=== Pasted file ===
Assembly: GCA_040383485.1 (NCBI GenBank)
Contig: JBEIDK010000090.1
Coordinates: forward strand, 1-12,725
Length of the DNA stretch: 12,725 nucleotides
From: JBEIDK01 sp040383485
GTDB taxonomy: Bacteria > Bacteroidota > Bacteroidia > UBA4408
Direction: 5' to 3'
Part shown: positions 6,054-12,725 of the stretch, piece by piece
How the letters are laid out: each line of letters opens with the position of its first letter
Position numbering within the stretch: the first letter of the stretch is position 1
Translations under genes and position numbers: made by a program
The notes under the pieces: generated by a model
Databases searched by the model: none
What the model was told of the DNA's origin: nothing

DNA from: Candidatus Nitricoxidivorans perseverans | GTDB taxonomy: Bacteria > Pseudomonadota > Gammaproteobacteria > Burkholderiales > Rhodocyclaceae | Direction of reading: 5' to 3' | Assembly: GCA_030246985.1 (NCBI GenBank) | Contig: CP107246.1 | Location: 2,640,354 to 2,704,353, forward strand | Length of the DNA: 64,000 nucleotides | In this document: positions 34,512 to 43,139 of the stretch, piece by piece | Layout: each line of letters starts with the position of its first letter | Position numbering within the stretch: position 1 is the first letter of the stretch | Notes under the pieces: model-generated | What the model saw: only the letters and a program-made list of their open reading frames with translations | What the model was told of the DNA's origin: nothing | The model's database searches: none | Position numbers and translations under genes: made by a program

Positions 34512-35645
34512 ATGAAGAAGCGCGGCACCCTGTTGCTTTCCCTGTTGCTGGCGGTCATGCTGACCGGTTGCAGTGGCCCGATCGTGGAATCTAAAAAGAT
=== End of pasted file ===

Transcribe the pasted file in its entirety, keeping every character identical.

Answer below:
Assembly: GCA_040383485.1 (NCBI GenBank)
Contig: JBEIDK010000090.1
Coordinates: forward strand, 1-12,725
Length of the DNA stretch: 12,725 nucleotides
From: JBEIDK01 sp040383485
GTDB taxonomy: Bacteria > Bacteroidota > Bacteroidia > UBA4408
Direction: 5' to 3'
Part shown: positions 6,054-12,725 of the stretch, piece by piece
How the letters are laid out: each line of letters opens with the position of its first letter
Position numbering within the stretch: the first letter of the stretch is position 1
Translations under genes and position numbers: made by a program
The notes under the pieces: generated by a model
Databases searched by the model: none
What the model was told of the DNA's origin: nothing

DNA from: Candidatus Nitricoxidivorans perseverans | GTDB taxonomy: Bacteria > Pseudomonadota > Gammaproteobacteria > Burkholderiales > Rhodocyclaceae | Direction of reading: 5' to 3' | Assembly: GCA_030246985.1 (NCBI GenBank) | Contig: CP107246.1 | Location: 2,640,354 to 2,704,353, forward strand | Length of the DNA: 64,000 nucleotides | In this document: positions 34,512 to 43,139 of the stretch, piece by piece | Layout: each line of letters starts with the position of its first letter | Position numbering within the stretch: position 1 is the first letter of the stretch | Notes under the pieces: model-generated | What the model saw: only the letters and a program-made list of their open reading frames with translations | What the model was told of the DNA's origin: nothing | The model's database searches: none | Position numbers and translations under genes: made by a program

Positions 34512-35645
34512 ATGAAGAAGCGCGGCACCCTGTTGCTTTCCCTGTTGCTGGCGGTCATGCTGACCGGTTGCAGTGGCCCGATCGTGGAATCTAAAAAGAT